By Stephen Young
By Stephen Young
By Stephen Young
By Jim Schutze
By Rachel Watts
By Lauren Drewes Daniels
A candidate in a recent Dallas election lost the race by a very tight margin after deliberately steering clear of any possible hanky-panky with absentee voters. After losing, the candidate called in advisers and told them they would never make that mistake again.
Next time, hanky-panky city.
Recently I went to the law offices of Ted Lyon to meet with accused vote-fraud artist Felicia Pitre, a legislative aide to southern Dallas state Representative Terri Hodge. Pitre was indicted on a felony charge of tampering with a government document in a school board race a year ago. A few weeks before Pitre and I met, the most serious charges against her were dismissed by state District Judge Gerry Meier. She still faces a misdemeanor charge of illegal "assistance" of a voter.
Pitre's purpose in meeting with me, I think, was to show me that far from being a shifty character she is a solid, middle-class single mom with a sincere interest in local politics. Her lawyer, Greg Gray, wanted me to see that the district attorney had misapplied the law in seeking the indictment in the first place. Ted Lyon, head of the law firm and a former state senator and Democratic stalwart, insisted that the entire vote-fraud effort of the Dallas County District Attorney's Office has been a Republican campaign to suppress minority Democratic votes.
The judge in Pitre's case agreed with Lyon and Gray that state law does not prohibit the specific things the district attorney accused her of doing--crimes of omission in filling out certain documents.
As for Lyon's claim that the district attorney's office is on a political mission to hold down the minority vote, District Attorney Bill Hill did leave himself open to that charge by breaking with past practice. A year ago the public integrity unit of his staff, without a complaint from any citizen, took it upon itself to go after political activists very aggressively on vote-fraud charges in the midst of a campaign season. People with prosecutorial experience have told me they were shocked to see Hill going after people during a campaign. Past practice was always to wait until the conclusion of an election and then act only on citizen complaints of vote fraud in order to avoid any appearance of trying to influence the outcome of an election.
Lyon says Hill went hard on Pitre because she is a minority Democrat from southern Dallas. "They took this case to a court where they prosecute murderers and rapists, and they were indicting this lady who went out and helped a senior citizen mark her ballot and vote." He suggested that if this had been a Park Cities white lady, the case would never have happened.
Hill says Lyon is wrong. "It's just not true. I've got people from both sides of the spectrum that are calling on us to prosecute voter fraud, and we're doing what we can with the tools we have to operate, including somewhat nebulous laws.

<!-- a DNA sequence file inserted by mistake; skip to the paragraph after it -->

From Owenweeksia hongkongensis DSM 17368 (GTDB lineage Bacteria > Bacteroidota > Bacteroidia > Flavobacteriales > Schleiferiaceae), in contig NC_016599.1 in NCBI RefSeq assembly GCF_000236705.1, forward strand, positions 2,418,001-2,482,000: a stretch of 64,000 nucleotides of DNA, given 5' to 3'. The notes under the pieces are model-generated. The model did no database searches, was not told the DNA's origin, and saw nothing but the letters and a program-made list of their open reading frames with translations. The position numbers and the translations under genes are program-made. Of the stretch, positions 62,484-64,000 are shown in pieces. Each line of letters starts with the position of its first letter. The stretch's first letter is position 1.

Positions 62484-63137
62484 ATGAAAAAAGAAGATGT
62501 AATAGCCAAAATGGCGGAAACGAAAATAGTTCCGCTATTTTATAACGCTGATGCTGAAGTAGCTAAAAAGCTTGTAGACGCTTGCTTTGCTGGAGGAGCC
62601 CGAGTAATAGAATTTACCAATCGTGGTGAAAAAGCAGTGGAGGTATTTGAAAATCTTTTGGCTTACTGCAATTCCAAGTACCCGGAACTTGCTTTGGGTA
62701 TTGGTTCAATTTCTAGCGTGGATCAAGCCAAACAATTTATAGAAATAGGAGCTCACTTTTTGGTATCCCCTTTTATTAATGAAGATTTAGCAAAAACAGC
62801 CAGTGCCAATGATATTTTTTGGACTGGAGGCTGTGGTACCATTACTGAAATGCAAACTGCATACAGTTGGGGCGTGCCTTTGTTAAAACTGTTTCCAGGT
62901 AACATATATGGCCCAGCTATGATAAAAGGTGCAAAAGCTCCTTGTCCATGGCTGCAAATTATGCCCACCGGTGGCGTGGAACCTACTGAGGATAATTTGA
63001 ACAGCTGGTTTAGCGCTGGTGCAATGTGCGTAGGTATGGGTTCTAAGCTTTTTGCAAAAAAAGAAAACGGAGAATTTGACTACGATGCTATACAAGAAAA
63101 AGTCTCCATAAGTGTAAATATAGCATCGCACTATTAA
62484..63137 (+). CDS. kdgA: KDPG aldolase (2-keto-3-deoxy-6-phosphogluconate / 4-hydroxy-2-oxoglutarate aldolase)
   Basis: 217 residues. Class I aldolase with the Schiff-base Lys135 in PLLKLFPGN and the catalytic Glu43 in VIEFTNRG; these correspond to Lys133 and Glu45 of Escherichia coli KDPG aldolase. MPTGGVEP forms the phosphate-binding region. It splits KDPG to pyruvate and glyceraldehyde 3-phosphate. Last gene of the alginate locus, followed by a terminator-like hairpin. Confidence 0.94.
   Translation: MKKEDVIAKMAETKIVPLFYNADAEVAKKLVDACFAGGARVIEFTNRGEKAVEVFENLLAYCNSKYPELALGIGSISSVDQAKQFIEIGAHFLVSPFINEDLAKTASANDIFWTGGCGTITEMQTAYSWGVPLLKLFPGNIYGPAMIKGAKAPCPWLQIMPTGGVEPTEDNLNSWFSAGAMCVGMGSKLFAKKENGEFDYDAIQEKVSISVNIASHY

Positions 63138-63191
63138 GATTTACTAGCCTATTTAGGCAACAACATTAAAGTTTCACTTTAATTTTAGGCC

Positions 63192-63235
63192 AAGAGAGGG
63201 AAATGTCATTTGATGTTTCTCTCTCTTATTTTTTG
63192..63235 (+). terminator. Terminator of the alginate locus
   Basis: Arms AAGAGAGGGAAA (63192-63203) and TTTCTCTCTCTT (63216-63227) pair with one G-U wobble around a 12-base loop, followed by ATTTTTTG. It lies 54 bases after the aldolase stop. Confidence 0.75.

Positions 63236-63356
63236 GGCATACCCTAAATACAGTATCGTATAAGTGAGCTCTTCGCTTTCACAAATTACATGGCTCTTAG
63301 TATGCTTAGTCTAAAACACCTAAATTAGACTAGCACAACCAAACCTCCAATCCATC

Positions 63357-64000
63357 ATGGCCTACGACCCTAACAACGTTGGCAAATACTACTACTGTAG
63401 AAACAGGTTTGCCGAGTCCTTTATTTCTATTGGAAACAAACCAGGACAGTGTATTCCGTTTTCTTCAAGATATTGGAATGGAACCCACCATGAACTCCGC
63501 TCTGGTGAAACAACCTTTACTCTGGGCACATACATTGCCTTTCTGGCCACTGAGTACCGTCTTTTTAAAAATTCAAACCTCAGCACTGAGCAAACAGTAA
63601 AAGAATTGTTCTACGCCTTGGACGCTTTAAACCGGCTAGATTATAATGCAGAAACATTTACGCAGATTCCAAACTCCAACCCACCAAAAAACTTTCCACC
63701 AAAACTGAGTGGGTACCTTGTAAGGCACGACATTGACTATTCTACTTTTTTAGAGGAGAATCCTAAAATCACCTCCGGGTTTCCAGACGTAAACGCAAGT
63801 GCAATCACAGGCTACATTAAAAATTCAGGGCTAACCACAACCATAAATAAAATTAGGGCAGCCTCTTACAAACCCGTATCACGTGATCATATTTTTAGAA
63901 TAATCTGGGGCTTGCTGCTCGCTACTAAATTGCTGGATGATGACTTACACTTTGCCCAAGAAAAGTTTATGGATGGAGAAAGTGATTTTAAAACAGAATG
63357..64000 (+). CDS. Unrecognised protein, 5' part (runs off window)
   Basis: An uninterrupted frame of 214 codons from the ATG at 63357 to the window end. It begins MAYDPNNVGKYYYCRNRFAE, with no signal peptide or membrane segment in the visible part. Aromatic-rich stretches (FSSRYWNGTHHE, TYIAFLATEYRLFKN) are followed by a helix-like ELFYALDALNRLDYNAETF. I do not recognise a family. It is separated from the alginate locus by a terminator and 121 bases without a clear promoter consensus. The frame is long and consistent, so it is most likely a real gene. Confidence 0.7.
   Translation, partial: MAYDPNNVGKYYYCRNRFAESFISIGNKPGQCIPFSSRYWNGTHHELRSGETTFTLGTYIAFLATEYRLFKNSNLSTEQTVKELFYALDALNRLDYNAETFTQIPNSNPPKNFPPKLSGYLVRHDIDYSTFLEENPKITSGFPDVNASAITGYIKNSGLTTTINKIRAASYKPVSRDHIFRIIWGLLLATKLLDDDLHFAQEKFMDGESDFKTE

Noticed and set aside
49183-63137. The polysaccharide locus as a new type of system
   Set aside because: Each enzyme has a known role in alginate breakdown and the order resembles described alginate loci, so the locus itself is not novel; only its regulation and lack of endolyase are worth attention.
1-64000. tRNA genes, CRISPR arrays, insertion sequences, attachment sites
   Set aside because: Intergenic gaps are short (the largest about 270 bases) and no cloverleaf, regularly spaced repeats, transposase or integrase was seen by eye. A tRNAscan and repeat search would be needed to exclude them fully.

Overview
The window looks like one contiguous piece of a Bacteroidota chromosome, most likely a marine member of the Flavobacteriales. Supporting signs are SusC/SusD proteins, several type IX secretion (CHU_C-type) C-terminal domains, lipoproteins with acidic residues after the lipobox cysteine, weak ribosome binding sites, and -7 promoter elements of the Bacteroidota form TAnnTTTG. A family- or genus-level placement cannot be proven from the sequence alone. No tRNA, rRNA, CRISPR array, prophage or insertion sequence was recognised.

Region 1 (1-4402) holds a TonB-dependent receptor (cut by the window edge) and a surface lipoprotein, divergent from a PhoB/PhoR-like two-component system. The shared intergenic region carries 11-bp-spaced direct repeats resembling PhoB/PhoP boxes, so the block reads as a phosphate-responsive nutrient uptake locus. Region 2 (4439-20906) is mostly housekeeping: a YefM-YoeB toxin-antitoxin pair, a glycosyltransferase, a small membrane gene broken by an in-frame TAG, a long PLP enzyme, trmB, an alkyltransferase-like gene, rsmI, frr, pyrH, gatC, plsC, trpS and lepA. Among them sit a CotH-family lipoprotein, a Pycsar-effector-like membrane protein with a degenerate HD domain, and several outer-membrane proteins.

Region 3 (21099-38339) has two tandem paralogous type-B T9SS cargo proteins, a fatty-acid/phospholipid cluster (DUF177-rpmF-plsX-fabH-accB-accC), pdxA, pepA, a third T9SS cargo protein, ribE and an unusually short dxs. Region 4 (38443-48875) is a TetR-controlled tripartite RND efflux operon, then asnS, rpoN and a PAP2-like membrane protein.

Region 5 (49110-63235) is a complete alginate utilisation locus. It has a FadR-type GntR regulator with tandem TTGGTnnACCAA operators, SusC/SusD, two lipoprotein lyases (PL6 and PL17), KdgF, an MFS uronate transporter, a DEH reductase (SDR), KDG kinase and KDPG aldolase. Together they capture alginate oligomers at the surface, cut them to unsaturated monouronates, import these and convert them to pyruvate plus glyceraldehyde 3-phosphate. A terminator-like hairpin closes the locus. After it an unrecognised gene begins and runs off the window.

"I'm not picking on any one group. I just don't do that. Find me some white person in the Park Cities that you have some evidence against, and I'll try to prosecute them."
Hill points to the law itself as the biggest stumbling block. "I think everyone is frustrated with the fact that we do not have good enough legislation to sink our teeth into. And the problem, in addition to the law, according to my people, is that it's just very difficult to obtain the kind of evidence we need to prosecute these folks."
I can't disagree with any of that. The people involved are elderly and often are confused about what has transpired. I got scared myself a couple of times going door to door to interview people, because elderly voters thought I was from the government and tried to press ballots into my hands. I had a big picture in my mind of me going to the pokey, not Felicia Pitre.
As for the charge that Hill does what he does because of a political agenda, I have looked at a lot of election complaints, and I don't recall seeing any really juicy ones from Highland Park. It's simpler there, of course, because the culture doesn't include freedom of choice. But anybody can make a claim of bias about anybody. Someone could say I pick on people I disagree with politically and never write bad columns about my friends. (Absolutely untrue, by the way. I can prove in court that I have no friends. First evidence: I would show the judge how I have to get my wife to call my dog.)
Before Pitre was indicted, I met with Eric Mountin and Ben Stool, the assistant district attorneys of the public integrity unit, to hear their theory of vote fraud. Everything in vote-fraud cases turns ultimately on the issue of "assistance" of a voter. If you assist a voter legally, then you have to sign a document showing that you assisted. If you didn't assist anybody, then theoretically you don't have a problem.